are laid out on their cookers at home and come up with a better arrangement for the new
Follow this activity with a class discussion. Figure 19.1 shows some common arrangements. All but the one at the lower left have the controls at the front, to avoid having
to reach across the elements. In the design at the top left, there are so many possible
mappings from controls to burners (24 possibilities, in fact) that eight words of labeling
are needed. The paired arrangement in the top center is better, with only four possible mappings (two for the left cluster and two for the right); it requires just four labeling
words. The design at the top right specifies the controlburner relationship diagrammatically rather than linguistically (which is good for the Oompa-Loompas!). The lower three
designs need no labels. The left-hand one has a control by each burner, which is awkward
and dangerous. The other two involve relocating the burners slightly, but for different
reasons: in the center design they are moved to leave room for the controls, while in the
right-hand one they are rearranged to make the correspondence clear.
The key concept here is the mapping of controls to their results in the real world. Natural
mapping, which takes advantage of physical analogies and cultural standards, leads to
immediate understanding. The spatial correspondences at the bottom of Figure 19.1 are
good examplesthey are easily learned and always remembered. Arbitrary mappings, as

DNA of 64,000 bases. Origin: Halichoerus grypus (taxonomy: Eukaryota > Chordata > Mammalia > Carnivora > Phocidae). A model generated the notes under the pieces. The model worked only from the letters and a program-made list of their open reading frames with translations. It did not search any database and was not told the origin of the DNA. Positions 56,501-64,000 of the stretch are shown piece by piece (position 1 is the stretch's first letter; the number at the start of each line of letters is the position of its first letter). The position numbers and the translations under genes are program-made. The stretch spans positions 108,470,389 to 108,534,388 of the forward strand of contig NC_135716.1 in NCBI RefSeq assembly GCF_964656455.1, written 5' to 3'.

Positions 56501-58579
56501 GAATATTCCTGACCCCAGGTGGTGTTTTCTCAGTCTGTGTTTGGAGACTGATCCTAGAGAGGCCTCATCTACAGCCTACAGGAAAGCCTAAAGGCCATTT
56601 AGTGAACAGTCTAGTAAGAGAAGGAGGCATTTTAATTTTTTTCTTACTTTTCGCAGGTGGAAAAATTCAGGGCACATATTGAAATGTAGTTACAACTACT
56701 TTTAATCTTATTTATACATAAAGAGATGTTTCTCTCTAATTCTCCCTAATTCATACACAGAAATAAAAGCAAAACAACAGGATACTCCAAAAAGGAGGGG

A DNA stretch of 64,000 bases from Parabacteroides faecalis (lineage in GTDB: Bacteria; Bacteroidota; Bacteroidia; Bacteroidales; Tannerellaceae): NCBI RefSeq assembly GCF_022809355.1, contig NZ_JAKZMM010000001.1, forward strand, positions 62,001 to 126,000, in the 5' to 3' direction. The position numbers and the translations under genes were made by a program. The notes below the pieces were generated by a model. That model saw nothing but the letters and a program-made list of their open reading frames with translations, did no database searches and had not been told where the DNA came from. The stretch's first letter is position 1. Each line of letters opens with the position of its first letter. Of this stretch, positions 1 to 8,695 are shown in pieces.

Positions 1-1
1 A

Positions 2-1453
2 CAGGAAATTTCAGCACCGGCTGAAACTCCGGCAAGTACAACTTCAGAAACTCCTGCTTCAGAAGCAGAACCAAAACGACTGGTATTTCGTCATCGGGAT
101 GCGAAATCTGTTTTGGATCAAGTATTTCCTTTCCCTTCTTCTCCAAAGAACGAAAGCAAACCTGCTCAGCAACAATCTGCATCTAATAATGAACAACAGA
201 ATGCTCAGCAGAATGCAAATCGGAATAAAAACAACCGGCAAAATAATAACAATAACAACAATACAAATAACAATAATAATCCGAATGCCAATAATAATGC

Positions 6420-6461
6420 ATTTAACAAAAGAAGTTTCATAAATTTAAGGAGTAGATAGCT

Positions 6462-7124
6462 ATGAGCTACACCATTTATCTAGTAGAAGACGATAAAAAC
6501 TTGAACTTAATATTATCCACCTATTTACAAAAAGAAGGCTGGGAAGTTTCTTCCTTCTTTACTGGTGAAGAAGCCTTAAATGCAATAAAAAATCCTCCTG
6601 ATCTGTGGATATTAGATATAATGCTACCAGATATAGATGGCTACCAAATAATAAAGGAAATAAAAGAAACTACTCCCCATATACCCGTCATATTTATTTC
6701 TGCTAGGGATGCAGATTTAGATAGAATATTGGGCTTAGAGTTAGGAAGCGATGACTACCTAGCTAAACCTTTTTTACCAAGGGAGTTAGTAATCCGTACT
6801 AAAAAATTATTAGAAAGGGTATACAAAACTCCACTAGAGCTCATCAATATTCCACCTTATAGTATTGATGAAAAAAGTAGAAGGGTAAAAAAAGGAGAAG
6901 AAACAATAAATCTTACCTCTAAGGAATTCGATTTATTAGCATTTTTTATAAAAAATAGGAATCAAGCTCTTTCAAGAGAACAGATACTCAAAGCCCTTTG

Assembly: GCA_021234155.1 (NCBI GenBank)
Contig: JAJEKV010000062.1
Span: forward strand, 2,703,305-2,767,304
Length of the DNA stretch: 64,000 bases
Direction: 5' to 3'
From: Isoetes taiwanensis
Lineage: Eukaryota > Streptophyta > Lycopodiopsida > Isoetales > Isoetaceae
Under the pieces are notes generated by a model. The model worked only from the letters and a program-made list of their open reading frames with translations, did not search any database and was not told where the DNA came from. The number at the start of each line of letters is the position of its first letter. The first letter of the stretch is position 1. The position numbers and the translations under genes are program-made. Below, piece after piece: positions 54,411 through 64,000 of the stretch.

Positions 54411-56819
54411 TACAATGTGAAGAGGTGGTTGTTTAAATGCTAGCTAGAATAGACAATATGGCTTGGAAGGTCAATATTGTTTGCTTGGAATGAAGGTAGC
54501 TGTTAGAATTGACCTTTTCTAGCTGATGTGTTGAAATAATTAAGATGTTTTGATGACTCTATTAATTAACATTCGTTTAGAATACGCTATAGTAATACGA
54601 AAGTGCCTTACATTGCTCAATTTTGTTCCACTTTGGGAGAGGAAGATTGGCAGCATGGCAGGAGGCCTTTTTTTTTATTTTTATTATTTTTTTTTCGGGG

in the top arrangements, need to be labeled, or explained and memorized.
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Figure 19.1: Some possible cooker layouts

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4. The factory is full of conveyer belts carrying pots of half-made chocolate in various stages
of completion. These conveyer belts are controlled manually by Oompa-Loompas, on
instructions from a central control room. The people in the control room need to be able
to tell the Oompa-Loompa to stop the conveyer belt, or slow it down, or start it up again.
In the old factory this was done with a voice system: the control room persons voice
came out of a loudspeaker by the conveyer belt controls. But the factory was noisy and it
was hard to hear. The groups should design a scheme that uses visual signals.
One possibility is to put in lights to signal Stop!, Slow down and Start up. These should
follow the normal traffic-light convention by using red for Stop!, yellow for Slow down
and green for Start up. They should be arranged just like traffic lights, with red at the top
and green at the bottom.
But now reveal to the class that in Oompa-Loompa land, traffic lights work differently
from the way they do for us: yellow means stop, red means go, and lights go green to
warn people that they will soon have a stop light. How does this affect things? (Answer:
the factory should follow the Oompa-Loompas traffic-light conventionwe should not
try to impose our own.)
The key concepts here are those of transfer effectspeople transfer their learning and expectations of previous objects into new but similar situationsand population stereotypes
different populations learn certain behaviours and expect things to work in a certain way.